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The blogged wandering of Robert W. Anderson

The Link Discussion

I’ve finally gotten around to listening to the discussion about links and the link economy between Steve Gillmor and Doc Searls (part I, II). Definitely worth a listen.

Good thing, too, since I stepped into an argument about this on Jim’s blog and found him taking issue and posting about it. Jim’s initial point was regarding a recent Seth Goldstein post, Attentrons on the cutting room floor, and specifically the statement:

Strong web bloggers no longer link.

Jim concludes that non-linkers are not blogging, that they are actually columnists, and says:

I [. . .] recognize that sometimes bloggers feel that it is no longer necessary to provide links to source information so that their readers can get context, further information, or view those that came up with the original idea credit.

He goes on to say (in response to me and, to some “elite”, of which I am not one):

The notion that links are merely to build readership is rather frightening to me. It says to me that conversation is important until you reach a point where you can pontificate. That blogging is a culture to grow TechnoPriests. What a drag that would be.

What I should have said is that as a new blogger, linking is required to get into the conversation. I do this not to build readership as I flipply suggested, but to be a part of a community — if readership was truly my goal, I would go on a snark hunt or something.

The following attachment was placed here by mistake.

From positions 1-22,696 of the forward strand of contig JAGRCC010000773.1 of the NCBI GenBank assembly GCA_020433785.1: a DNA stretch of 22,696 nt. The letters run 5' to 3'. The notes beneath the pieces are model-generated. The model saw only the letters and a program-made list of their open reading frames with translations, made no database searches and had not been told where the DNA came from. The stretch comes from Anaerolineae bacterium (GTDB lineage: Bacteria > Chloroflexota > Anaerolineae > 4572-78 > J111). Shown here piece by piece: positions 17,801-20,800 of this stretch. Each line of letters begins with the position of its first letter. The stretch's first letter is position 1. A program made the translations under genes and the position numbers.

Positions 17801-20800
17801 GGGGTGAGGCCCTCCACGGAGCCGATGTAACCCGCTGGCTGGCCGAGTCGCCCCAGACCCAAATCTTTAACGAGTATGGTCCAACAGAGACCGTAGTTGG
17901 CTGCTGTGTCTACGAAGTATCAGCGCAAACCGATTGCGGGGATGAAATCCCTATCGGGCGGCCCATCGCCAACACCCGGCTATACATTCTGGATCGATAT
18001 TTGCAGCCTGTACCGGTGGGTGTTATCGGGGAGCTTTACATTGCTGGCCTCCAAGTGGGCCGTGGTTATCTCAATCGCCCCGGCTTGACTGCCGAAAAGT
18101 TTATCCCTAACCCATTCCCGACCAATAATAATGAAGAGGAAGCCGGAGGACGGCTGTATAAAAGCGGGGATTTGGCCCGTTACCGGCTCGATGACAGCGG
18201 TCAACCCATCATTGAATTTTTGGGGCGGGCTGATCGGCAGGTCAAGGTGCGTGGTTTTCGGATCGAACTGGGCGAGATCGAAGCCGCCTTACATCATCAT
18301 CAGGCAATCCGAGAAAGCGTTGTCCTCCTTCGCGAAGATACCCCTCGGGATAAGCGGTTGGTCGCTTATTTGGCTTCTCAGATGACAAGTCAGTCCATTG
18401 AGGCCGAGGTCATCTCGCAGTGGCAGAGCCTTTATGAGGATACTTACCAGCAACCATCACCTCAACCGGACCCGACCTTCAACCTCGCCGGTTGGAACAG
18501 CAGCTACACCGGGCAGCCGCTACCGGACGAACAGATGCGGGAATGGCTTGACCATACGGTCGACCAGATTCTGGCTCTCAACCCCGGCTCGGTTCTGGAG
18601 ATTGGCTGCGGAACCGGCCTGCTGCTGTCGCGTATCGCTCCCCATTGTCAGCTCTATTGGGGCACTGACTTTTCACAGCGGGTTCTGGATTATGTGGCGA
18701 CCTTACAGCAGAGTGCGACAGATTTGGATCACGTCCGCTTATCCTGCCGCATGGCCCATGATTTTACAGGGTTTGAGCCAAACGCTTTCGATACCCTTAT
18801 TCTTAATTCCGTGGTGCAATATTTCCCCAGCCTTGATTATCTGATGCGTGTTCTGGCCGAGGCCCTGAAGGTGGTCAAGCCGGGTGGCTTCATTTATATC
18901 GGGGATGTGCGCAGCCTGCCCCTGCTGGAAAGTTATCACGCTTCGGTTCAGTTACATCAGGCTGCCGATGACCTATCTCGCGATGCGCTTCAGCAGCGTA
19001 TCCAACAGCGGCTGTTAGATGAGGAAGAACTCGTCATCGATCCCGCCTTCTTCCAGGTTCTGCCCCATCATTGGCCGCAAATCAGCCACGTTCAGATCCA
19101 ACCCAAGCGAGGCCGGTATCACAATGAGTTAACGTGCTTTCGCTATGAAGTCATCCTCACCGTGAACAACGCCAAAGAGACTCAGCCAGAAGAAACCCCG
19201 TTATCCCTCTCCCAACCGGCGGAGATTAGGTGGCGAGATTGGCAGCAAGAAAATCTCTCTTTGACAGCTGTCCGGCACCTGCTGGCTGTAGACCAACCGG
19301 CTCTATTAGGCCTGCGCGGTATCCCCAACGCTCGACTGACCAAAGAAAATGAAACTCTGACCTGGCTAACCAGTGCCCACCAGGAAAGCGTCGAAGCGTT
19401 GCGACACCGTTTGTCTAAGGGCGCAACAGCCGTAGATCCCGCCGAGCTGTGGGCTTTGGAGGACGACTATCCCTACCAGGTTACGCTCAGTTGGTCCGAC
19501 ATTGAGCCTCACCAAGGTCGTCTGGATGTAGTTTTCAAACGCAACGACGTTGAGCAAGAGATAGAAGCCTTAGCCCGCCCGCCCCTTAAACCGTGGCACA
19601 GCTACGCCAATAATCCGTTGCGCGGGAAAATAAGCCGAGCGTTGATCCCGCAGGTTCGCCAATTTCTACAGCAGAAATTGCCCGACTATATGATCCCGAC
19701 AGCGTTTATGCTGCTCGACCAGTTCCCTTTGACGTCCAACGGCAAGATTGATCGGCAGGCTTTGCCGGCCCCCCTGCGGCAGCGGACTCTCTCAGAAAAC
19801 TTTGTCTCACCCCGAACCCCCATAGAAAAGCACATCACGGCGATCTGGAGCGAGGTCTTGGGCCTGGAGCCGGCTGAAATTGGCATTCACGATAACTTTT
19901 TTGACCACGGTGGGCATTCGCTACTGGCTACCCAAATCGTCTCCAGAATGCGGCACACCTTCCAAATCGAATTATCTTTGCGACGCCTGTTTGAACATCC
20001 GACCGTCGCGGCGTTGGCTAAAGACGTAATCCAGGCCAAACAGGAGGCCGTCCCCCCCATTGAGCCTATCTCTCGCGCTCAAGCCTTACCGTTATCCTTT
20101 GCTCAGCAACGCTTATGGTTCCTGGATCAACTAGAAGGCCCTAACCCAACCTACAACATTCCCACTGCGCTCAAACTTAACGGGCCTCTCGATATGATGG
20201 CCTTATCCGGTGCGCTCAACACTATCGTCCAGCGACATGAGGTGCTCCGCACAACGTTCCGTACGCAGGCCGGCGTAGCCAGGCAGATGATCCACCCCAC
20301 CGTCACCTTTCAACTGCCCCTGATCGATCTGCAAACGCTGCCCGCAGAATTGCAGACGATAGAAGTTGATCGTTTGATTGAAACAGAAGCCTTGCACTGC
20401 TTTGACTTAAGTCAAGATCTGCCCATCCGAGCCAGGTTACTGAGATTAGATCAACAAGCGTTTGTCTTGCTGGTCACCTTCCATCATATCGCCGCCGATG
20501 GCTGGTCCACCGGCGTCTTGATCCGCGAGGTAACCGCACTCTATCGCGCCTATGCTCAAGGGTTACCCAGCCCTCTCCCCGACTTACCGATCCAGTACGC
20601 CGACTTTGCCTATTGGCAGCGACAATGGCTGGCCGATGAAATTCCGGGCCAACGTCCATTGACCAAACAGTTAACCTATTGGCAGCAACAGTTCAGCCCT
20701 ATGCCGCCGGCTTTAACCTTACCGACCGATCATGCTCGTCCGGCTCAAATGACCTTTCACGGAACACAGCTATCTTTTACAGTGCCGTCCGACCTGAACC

While there must be those who refrain from linking due to their own elitism and to withhold credit, suggesting this is the motive behind the whole “non-linking” crowd ignores the argument being made. To be fair, I don’t think Jim is ascribing these motives to all non-linkers; however, I cannot agree with the claim that not linking is not blogging. And if he turns out to be right (i.e., once the definition of blogging is finally complete), I suspect it won’t matter. Things are changing, blogs are evolving, tools are getting better. Coupling RSS, gestures, and discovery engines will bring more of the right information without relying on the sacred link.

In terms of the arguments against links, I boil this down to a few points:

  1. The link-model supports the page-view model. Steve is looking past this model.
  2. Decorating your text with links interrupts your writing (i.e., the reading). This isn’t about controlling the user, it is about composition.
  3. Linking is often excessive and can be insulting to your readers.

Steve Gillmor makes his points in his podcasts as well as on his blog — he doesn’t need me to make them for him. Read his latest, Back in the U.S.S.R, on this very topic.


1 Comment »

    J. LeRoy wrote @ May 9th, 2006 at 6:26 am

On Oversteering…

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